TORONTO - Liberal leadership contender Justin Trudeau told an Islamic conference Saturday that groups who attacked his decision to attend the gathering only work to divide Canadians.
Trudeau told a crowd of thousands at the Reviving the Islamic Spirit conference in Toronto that his critics attempted to tap into "fears and prejudices" that sap the acceptance of others.
"It is short-sighted to pit groups of Canadians against one another. It may make some feel good for a little while, or even work politically in the short term, but it is no way to build a country," Trudeau said in a keynote address.
"It is not who we are."
Trudeau was criticized earlier this month by some Jewish groups and media outlets for agreeing to address the conference because of allegations of a link between one of its sponsors, IRFAN-Canada, and the militant group Hamas.
IRFAN pulled out of the conference a few days after all the publicity generated by Trudeau's planned appearance.
The group's charitable status was revoked last year by the Canada Revenue Agency, which alleges the group used deceptive fundraising to send almost $15-million in donations to organizations with ties to Hamas, which governs the Gaza Strip.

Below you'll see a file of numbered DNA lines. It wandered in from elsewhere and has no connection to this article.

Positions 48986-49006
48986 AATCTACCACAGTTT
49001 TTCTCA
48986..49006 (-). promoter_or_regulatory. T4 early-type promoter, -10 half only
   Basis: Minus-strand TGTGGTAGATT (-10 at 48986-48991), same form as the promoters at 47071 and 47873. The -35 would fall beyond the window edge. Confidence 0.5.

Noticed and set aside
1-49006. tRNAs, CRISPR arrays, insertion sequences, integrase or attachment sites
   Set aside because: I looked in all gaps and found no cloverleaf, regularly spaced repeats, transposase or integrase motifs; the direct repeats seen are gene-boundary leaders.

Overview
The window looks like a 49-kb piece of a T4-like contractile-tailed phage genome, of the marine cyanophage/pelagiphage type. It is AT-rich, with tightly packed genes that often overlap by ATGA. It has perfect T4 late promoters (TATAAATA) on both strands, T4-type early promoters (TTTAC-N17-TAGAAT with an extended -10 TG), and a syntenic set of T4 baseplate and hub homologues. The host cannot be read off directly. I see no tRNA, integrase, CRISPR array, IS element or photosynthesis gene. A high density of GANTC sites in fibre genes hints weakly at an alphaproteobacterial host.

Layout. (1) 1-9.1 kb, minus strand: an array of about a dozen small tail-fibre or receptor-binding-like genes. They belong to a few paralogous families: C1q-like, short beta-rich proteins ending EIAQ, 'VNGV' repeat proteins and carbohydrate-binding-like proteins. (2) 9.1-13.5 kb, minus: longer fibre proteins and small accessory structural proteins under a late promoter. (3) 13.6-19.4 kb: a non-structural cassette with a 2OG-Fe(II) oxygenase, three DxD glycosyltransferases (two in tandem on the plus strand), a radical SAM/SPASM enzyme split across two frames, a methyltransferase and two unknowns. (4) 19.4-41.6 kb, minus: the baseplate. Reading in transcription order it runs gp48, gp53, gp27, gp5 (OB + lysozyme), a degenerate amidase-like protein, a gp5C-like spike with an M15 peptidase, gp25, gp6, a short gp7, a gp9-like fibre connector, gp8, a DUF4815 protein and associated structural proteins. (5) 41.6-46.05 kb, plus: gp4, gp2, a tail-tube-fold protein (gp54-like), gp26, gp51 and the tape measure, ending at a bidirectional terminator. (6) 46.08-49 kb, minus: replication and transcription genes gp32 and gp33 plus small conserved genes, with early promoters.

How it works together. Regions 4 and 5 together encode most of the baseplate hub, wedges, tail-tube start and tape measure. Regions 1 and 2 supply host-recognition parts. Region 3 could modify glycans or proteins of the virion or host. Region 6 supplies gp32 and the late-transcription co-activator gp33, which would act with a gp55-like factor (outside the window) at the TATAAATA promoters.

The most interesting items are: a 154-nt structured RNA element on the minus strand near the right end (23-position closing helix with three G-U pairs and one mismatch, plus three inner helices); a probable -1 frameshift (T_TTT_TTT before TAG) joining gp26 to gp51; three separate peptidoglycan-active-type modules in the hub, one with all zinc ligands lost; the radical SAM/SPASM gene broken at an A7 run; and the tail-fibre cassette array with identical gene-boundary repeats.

IRFAN denies any wrongdoing and says it is challenging the ruling. A lawyer for the group has called the claims misleading, saying the non-profit sent medical supplies and money to people in need through local certified charities.
Trudeau reached back into Canadian history during his speech, which centred on tolerance of diversity.
He pointed to former prime minister Wilfrid Laurier as he struggled as a young man to bridge the fierce divide between English and French-Canadians. Trudeau spoke of the role Canada's institutions, such as its constitutional protections, play in guaranteeing freedom for every group.
But the underlying basis of the country's diversity is rooted in its middle class, Trudeau said, touching on a theme of his leadership campaign.
"This broad, diverse middle class is Canada's centre of gravity," he said.
"Good people. People with common hopes and common challenges, coming together to find common ground."
Trudeau's attendance follows in the footsteps of several other politicians who have addressed the conference, now in its 11th year.
The late NDP leader Jack Layton and federal cabinet minister Julian Fantino, then Toronto's police chief, have also attended.
In honour of last year's conference, Prime Minister Stephen Harper sent a congratulatory statement and issued certificates to each of the event's speakers.
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